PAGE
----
This week sees the American release of Shaun of the Dead, possibly the finest zombie movie in the past decade, and in large part a loving tribute to George Romero's trilogy about the living dead. In light of this, and the news that the fourth film is in motion, it seems like a good time for us (finally!) to take a look at the originals. Romero was inspired in part by Richard Matheson's I am Legend, which had already become a 1964 movie, The Last Man on Earth, starring Vincent Price (and would be made again as The Omega Man, with Charlton Heston). In the short story (made into a movie more than once, it was vampires rather than zombies which took over the planet, but the idea of a new society replacing the old through infection remains intact.
In terms of years between installments, this is definitely one of the more leisurely series of films ever made. 17 years passed between Night and Day, as Romero tried (usually finding little commercial success) to break out into other fields as a director, with the likes of Knightriders and There's Always Vanilla - though to his credit, he has never sold out in the manner of Wes Craven. His non-zombie horror movies, such as Martin and Creepshow have been more kindly received, but the lure of the walking dead keeps pulling him back.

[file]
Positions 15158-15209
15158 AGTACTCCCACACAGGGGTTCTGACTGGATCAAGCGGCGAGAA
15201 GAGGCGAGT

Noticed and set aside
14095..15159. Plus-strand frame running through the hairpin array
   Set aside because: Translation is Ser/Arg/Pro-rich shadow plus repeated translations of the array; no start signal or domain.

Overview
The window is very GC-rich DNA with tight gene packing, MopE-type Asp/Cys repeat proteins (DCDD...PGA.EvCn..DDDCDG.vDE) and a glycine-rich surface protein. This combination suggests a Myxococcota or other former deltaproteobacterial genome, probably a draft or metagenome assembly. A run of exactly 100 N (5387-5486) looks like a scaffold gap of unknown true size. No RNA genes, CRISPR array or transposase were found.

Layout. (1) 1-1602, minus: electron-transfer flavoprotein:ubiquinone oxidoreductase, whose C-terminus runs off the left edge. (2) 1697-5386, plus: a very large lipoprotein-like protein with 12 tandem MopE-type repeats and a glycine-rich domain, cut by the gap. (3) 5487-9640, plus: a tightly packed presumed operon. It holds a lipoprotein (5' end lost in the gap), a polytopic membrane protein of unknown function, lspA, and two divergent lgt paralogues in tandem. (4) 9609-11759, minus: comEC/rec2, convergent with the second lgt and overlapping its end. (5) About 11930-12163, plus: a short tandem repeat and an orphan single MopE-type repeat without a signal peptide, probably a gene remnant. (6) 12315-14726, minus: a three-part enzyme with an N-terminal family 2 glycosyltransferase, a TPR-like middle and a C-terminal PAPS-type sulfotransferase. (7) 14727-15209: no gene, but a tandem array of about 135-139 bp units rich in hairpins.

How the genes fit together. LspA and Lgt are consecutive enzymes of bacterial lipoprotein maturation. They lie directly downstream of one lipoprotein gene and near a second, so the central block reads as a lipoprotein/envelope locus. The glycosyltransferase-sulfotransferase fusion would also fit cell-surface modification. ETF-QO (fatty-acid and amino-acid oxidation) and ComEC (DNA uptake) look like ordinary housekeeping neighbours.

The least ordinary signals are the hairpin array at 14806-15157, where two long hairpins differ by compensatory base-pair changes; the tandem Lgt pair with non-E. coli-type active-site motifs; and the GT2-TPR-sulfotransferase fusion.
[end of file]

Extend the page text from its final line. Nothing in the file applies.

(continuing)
It's refreshing to see that Romero has lost none of the downbeat approach; indeed, if anything, the films grow less optimistic in turn. Sure, Night ends with - and I trust I'm not spoiling it for anyone - the hero being shot and callously discarded, dying not at the hands of the zombies, but his fellow men. However, there's still a sense that we are somewhat in control. In contrast, Day, despite its final uptick, is a request to the last of humanity: please turn off all lights before leaving the planet.
Since Day in 1985, we have seen remakes of the first two, and an entire trilogy in the Return of the Living Dead spinoff series. Meanwhile the closest Romero has got to zombies is a rejected script for Resident Evil [see our review on girlswithguns.org] and a Japanese ad for the game. However, after many false starts, it looks like Land of the Dead is underway at long last, and Dennis Hopper is signed to star. Has George still got what it takes? Only time will tell, but it's already the most-anticipated horror movie of 2005, quite easily. It's startling to think that by then, it'll be 37 years since audiences first heard the immortal line -"They're coming to get you, Barbara..." - and were ushered into a new generation of horror.
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